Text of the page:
Think of the 28 seasons since the Kings came to Sacramento from Kansas City. They went to the playoffs just 10 times, and they had a winning record just eight times.
Think also of the team's eight-season stretch of near-greatness (1998-2006).
Was being good that seldom the kind of thing only suckers consider acceptable? Was 2002 a blessing or a Robert Horry/too-many-missed-free-throws nightmare?
Don't forget the punch-line losing streaks, on-the-cheap arenas, ownership changes and ridiculous ticket prices. Thirteen of those losing seasons ended with 29 or fewer victories (not counting 22 wins in last year's lockout-shortened season). A 14th could be on the way this year.
Now Sacramento is represented by political leaders and business people who are trying to convince the NBA the Kings should stay here. They are putting city and private money on the table and promising great things greater than can be found in Seattle, anyway.
History shows fans here will put up with most things. High prices, low performances and a rat-trap gym haven't kept fans from paying to watch a team that wins about 35 percent of the time most seasons.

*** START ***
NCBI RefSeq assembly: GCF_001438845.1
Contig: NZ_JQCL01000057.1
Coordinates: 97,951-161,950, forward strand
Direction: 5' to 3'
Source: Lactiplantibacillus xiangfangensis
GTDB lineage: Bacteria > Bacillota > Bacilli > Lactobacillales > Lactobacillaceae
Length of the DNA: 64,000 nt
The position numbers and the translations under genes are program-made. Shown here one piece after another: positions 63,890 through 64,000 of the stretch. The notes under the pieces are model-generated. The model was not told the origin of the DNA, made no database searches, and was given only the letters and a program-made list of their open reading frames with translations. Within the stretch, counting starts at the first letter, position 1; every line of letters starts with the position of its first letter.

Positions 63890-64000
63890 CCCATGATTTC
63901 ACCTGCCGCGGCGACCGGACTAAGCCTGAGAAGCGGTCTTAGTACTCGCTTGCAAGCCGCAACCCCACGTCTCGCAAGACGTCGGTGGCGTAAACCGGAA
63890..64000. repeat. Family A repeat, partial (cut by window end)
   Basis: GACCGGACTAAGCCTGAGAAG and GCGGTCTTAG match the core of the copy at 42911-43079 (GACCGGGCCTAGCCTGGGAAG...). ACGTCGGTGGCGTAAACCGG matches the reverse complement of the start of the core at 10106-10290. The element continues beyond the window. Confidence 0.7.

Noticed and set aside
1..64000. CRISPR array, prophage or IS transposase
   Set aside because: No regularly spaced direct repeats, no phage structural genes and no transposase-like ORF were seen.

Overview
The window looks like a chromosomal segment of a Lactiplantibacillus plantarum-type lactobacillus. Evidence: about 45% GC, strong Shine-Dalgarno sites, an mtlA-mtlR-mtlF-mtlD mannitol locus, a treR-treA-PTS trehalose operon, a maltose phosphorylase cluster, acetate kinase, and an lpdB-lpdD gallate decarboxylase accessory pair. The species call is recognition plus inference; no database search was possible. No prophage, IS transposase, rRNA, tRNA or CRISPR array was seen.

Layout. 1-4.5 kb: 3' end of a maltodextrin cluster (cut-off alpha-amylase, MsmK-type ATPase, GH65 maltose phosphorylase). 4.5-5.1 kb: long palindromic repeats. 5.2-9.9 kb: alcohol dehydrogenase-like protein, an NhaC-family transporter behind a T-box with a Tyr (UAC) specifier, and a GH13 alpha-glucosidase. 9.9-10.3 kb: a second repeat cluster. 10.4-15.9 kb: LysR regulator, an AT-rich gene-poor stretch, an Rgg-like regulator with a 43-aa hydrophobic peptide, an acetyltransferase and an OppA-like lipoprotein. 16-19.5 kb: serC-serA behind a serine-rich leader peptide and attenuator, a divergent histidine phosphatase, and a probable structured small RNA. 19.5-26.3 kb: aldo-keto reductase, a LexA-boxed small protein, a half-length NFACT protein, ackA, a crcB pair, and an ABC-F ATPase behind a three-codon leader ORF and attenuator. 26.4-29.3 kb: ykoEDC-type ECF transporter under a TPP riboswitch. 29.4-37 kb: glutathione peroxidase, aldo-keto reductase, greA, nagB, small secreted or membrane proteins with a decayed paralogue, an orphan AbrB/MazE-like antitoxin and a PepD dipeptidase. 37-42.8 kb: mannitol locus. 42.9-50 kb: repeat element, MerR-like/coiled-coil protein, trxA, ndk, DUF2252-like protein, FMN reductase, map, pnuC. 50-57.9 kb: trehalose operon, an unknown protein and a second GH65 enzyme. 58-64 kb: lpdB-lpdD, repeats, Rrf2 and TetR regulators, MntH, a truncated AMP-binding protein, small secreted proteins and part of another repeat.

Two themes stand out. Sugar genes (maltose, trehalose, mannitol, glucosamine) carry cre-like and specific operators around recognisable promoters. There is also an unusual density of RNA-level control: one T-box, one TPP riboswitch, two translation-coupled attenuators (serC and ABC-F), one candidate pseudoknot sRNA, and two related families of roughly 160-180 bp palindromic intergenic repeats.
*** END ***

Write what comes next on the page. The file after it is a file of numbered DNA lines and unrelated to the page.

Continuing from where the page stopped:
If the Kings stay, will the new owners have carte blanche to continue to run a second-rate show? Will fan gratitude outweigh ownership accountability?
Or will Sacramento demand something more for its money this time around?
What to do
NBA, Dallas at Kings, 7 p.m., Sleep Train Arena: Only four more home games this season.
If the Kings stay in Sacramento, what is more important to you?
Vote above or leave your comments in the comment field; or, go to www.sacbee.com/sports
What do you most appreciate about the River Cats?
The stadium: 43%
The game: 32%
The possibility of seeing future major-leaguers: 25%
Total votes: 81
Call The Bee's Brian Blomster, (916) 326-5512. Follow him on Twitter @b_blomster.